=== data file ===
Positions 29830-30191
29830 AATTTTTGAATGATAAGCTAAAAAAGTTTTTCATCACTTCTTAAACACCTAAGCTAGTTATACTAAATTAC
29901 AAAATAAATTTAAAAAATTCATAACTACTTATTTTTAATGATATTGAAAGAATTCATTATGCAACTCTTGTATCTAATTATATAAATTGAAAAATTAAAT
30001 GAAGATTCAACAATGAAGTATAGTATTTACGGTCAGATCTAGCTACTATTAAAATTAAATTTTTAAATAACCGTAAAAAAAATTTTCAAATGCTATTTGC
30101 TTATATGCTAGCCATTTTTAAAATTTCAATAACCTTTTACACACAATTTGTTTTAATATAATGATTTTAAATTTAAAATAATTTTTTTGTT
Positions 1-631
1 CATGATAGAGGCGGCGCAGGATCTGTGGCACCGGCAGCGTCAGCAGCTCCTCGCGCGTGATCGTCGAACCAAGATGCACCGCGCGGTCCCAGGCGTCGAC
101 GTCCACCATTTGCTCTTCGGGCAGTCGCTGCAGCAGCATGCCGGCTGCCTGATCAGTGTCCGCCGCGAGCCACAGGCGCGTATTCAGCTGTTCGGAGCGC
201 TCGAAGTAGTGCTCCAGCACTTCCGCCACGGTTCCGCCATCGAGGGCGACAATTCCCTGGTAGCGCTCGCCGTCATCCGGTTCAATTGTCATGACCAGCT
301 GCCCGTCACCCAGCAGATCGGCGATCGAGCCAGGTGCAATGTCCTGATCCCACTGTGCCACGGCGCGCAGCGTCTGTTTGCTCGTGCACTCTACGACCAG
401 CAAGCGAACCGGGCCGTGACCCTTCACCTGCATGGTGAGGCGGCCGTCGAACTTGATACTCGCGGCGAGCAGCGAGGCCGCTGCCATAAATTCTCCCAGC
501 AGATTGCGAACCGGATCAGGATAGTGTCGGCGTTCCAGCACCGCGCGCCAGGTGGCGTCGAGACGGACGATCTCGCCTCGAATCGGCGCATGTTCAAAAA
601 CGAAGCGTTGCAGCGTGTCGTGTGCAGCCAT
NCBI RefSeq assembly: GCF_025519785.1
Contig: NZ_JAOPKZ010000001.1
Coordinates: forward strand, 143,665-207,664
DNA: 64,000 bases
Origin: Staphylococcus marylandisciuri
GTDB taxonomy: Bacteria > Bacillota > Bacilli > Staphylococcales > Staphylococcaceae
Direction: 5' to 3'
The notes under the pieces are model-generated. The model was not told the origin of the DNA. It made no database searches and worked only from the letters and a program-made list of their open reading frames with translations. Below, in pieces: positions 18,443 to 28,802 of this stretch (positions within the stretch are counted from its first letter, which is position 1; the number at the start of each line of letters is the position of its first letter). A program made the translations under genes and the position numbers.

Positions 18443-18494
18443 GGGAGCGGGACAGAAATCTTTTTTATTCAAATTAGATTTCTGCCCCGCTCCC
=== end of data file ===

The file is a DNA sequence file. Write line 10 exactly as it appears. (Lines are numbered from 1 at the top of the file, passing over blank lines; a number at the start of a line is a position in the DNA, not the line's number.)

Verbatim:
301 GCCCGTCACCCAGCAGATCGGCGATCGAGCCAGGTGCAATGTCCTGATCCCACTGTGCCACGGCGCGCAGCGTCTGTTTGCTCGTGCACTCTACGACCAG